Black Friday is a day of bonding and girls hunting expedition to Marilyn Crousey of & # 39; Latrobe.

Crousey, son Cambric Parks, a & # 39; Mechanicsburg, her daughter, Melissa Crousey, a & # 39; Greensburg and niece, Melody Whisel, of & # 39; Monroeville, took a break 8: 30am and explained the rest of their day, while waiting for daughter & # 39; Crousey, Amy, to pass by line & # 39; checkout at & # 39; The Best Buy in & # 39; HEMPFIELD.

Women have been observing their tradition for the past 15 years. They said that their early tomorrow to find that they were big this year. The first stop – Sears in Westmoreland Mall.

Karen Beard, a & # 39; LIGONIER said she and Joanne Freeth, a family friend from Toronto, began at 4: 30 a.m. and were on the fourth & # 39; their stay at 8: 30 a.m.

"I am old school. This is a tradition. We were in & # 39; line at the mall when it opened," said Beard.

Since her daughter was sick at home, Beard said she agreed to give hand and help its efforts of Black Friday. She heard that Lowe had a special deal on poinsettias and headed there after Freeth caught the car.


That is, if there were any left poinsettias.

The funds discounts on Christmas plant & # 39; everywhere were among the door agreements drawn into the Black Friday merchants for opening & # 39; Lowe & # 39; s on 6 & # 39; in the morning.

"Usually get about a dozen and then pass them around," said Haas Moe & # 39; Unity, who was filling his cart with potted plants & # 39; 50 cents and then again & # 39; back to look for more bargains.

Buying & # 39; poinsettias in the store is also an annual tradition for Tammy Murphy & # 39; Latrobe, who came with her husband, Don, and their son, Ryan.

She said that her husband "got me up at 5: 30 following here."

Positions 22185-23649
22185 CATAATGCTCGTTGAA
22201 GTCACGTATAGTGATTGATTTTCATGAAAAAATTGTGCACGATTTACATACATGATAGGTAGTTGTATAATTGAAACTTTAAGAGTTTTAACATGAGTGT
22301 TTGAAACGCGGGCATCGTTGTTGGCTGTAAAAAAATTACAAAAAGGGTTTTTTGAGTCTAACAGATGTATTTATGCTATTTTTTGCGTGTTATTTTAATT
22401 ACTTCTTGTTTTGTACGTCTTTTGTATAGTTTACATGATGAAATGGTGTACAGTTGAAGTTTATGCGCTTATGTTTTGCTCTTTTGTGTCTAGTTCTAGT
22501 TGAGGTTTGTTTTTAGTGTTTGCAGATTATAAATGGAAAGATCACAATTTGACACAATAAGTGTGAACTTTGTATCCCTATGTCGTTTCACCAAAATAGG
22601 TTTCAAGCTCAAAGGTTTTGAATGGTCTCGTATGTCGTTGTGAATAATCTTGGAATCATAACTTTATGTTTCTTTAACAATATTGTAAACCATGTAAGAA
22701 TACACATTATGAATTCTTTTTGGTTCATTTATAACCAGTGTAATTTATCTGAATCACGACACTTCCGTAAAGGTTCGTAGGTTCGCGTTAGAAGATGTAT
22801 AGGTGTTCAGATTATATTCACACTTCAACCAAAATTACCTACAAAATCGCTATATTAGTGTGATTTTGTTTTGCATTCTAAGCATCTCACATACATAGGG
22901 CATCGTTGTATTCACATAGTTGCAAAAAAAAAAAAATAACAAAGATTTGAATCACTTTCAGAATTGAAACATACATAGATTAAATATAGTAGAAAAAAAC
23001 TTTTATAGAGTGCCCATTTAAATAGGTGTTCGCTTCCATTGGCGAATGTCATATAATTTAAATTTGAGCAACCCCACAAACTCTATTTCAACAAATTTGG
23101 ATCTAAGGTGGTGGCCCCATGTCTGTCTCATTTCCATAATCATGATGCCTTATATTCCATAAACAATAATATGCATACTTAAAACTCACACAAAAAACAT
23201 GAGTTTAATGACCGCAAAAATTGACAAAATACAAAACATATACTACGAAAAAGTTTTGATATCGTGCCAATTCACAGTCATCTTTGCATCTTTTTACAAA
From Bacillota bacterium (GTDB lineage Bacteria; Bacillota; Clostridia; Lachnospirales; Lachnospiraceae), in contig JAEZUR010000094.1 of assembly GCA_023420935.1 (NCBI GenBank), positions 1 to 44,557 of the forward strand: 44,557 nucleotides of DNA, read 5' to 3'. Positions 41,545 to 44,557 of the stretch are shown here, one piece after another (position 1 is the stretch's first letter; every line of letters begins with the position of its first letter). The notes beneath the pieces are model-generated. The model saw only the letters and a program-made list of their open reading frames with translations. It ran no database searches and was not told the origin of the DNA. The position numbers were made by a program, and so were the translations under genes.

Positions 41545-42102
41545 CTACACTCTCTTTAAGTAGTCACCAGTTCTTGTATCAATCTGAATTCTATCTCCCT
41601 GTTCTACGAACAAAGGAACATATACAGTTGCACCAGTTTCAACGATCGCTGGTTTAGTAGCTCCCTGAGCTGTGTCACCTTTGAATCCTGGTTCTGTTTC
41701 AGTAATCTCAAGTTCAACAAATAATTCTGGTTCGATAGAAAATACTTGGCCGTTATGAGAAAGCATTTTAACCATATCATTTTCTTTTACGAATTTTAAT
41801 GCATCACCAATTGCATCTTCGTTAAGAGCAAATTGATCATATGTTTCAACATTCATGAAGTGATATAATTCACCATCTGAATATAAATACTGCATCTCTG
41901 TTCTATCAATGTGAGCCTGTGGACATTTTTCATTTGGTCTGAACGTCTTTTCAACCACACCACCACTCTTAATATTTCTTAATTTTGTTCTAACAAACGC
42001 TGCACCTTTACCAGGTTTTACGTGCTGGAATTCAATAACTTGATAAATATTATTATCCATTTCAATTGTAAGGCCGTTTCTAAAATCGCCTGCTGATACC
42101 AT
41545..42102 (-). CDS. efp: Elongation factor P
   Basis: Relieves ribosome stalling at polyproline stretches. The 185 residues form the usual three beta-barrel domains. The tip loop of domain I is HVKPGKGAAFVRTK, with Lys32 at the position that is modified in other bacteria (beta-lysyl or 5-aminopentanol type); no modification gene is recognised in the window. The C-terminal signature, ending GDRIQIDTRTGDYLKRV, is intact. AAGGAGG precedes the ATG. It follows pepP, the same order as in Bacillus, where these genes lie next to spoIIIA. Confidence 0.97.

Usually buy about 20 plant for use as holiday table decorations and then give gifts to her guests.

The Murphys also planned to buy discounted artificial Christmas tree.

Rugs at a special price found on their way in & # 39; in many trailers & # 39; Lowe & # 39; s, including one led by Tina and Ryan Shrum of & # 39; Unit.

"Bought for our booth", said Ryan. "You can not pass for $ 22"

The Shrums often buy in the store and made their first stop on the Black Friday and asked family gifts.

The couple had a full day & # 39; planned purchase, including stops in & # 39; shop sporting goods and f & # 39; rural supply store, after a visit not feature in & # 39; Westmoreland Mall, at the request & # 39; one of the two children.

"Binid must get a gift, and I must give it," Tina explained. "We will nżejnu them."

Also in the cart of Shrums was Roary domestic dog, which belongs to the boyfriend & # 39; his son.

"We've know that we can get her along because he store to store for pets," said Tina.


Ross Park Mall reporter amazing crowd & # 39; of Black Friday shoppers in & # 39; four & # 39; years.

"We had a fairly steady stream of & # 39; people right when the doors opened at 6 (a.m.)," said Tyler Andrews, marketing director for the mall.

Andrews said he believes that the increase in buyers is a combination of & # 39; new stores like Lego Store, urged door sales and consumer confidence in & # 39; high & # 39; 18 years.

People feel a little more comfortable with where the economy is, "he said." People have a better understanding of & # 39; X & # 39; can spend on and more confidence in the future. "


Walmart was bustling, but some buyers said Friday the Black & # 39; this year lacked a little holiday magic.

"M & # 39; there is no gift & # 39; to & # 39; this year, so we just kind of & # 39; purchase without thinking," said Nicole Slonceski, a & # 39; Greensburgwho was with her husband Jason, watching video games for their children.

The Slratskis used to enjoy the waking day in the small hours on Black Friday, waiting in line to door sales. Still enjoy buying & # 39; Black Friday every year, but in & # 39; & # 39 more times; morning.

"It's not really more events," said Jason Slonceski. "It will store in jienx & # 39; 5 a.m."

Debra Klingensmith of & # 39; HEMPFIELD and sister Shari Helman of & # 39; Grapeville managed to fill two carts with & # 39; discounted topics, but they also felt that transactions & # 39; this year left something you like.

"There were no major sales of Black Friday this year to come to me," said Klingensmith. "They started to sell the most stuff online, why go to the store? We both come because it is what we do every year."

Staff Books Brian RITTMEYER, Renatta Signorini, Debra Erdley and Jeff Himler contributed.